For Immediate Release
Office of the Press Secretary
June 18, 2001
Remarks by the President
To Agriculture Leaders
the East Room
2:28 P.M. EDT
THE PRESIDENT: Well, thank you very
much. It's nice to be home. (Laughter.) And
welcome to the people's home. As I'm sure you can imagine,
it is an unimaginable honor to live here, and it was an unimaginable
honor to represent our nation overseas.
We had a really good trip. And I'm
sure Ambassador Zoellick will brief you on the trip after I say a few
words. But let me just say to you that -- well, first, let
me thank Ann Veneman for the job she's doing. I knew when I
picked her I picked a really smart, capable leader. And she
has fulfilled all expectations. She's going to do a great
job as representing an incredibly important part of our nation's
economy and our nation's culture.
So, Madam Secretary, thank you very much for
your leadership. Zoellick, thank you, sir, for your leadership, as
I told people when I -- that should I become
the President, we would never use agriculture as a throw-away, as just
a bargaining tool. And when I interviewed my friend, Bob
Zoellick, who I've known for a while, I said, I want you to understand
the cornerstone of good trade policy is good ag policy. And
we're not going to leave our farmers and ranchers behind when it comes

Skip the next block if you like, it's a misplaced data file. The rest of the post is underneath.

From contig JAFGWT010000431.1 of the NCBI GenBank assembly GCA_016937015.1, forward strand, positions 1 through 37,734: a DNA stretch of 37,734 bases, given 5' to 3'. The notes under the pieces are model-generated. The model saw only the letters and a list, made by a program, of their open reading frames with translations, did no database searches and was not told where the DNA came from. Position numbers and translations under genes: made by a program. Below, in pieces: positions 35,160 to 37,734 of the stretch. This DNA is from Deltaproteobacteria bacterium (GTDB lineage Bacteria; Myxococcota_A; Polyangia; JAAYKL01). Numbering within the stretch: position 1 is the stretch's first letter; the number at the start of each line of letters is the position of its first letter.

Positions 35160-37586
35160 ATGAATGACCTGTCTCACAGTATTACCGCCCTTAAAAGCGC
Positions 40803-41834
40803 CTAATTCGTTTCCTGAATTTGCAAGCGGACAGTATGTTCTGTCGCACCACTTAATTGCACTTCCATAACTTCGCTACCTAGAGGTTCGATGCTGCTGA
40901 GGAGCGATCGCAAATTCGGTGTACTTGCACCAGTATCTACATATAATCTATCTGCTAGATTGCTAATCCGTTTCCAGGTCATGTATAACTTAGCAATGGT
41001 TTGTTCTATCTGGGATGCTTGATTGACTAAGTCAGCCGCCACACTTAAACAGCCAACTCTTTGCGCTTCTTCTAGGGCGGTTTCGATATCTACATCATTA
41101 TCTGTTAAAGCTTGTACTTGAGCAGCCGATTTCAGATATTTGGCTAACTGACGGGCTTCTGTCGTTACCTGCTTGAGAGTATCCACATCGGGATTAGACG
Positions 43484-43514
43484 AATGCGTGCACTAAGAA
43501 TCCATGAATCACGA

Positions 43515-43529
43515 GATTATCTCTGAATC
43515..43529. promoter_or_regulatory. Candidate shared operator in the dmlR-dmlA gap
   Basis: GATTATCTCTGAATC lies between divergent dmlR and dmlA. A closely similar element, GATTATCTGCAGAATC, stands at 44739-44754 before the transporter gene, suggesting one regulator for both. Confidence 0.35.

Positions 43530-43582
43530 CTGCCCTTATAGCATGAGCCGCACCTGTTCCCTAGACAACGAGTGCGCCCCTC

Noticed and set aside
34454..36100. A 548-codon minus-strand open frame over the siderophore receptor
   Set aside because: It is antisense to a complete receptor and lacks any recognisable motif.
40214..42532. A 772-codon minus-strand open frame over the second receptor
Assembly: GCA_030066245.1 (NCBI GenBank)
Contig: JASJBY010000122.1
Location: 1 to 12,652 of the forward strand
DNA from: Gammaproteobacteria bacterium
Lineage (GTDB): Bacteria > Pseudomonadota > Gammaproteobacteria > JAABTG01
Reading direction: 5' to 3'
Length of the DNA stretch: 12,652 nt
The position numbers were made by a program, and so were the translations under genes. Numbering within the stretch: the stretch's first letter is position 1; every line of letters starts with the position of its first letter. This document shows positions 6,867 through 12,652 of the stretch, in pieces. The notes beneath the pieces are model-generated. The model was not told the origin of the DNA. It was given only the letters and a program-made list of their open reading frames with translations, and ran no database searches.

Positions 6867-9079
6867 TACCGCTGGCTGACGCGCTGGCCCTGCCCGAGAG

to international agreements.
And I think you're going to find when he talks
to you and when you question him, he's going to hold true to that
philosophy. And I'm proud of his work. He's tough
and he's steady, and I've got a pretty good look at who he's
negotiating against -- (laughter) -- but he's going to do a fine job
for all of America, including the agricultural sector.
I'm honored that members of the United States
Senate are here, and members of the House of Representatives are
here. Mr. Chairman -- well, Mr.
ex-Chairman. (Laughter.) Thank you all for
We're going to discuss here an incredibly
important issue, and that is how do we make sure American agriculture
thrives and survives and grows stronger over time. It starts
with understanding a couple of things -- one, that we needed tax relief
so that those farmers and ranchers who are actually in the black can
keep more of what they make. And thanks to members here, we
got good tax relief.
And by the way, we also eliminated the death
tax, which is incredibly important to American
agriculture. (Applause.) And I want to thank you
all on the stage here for -- as well as your members, for working hard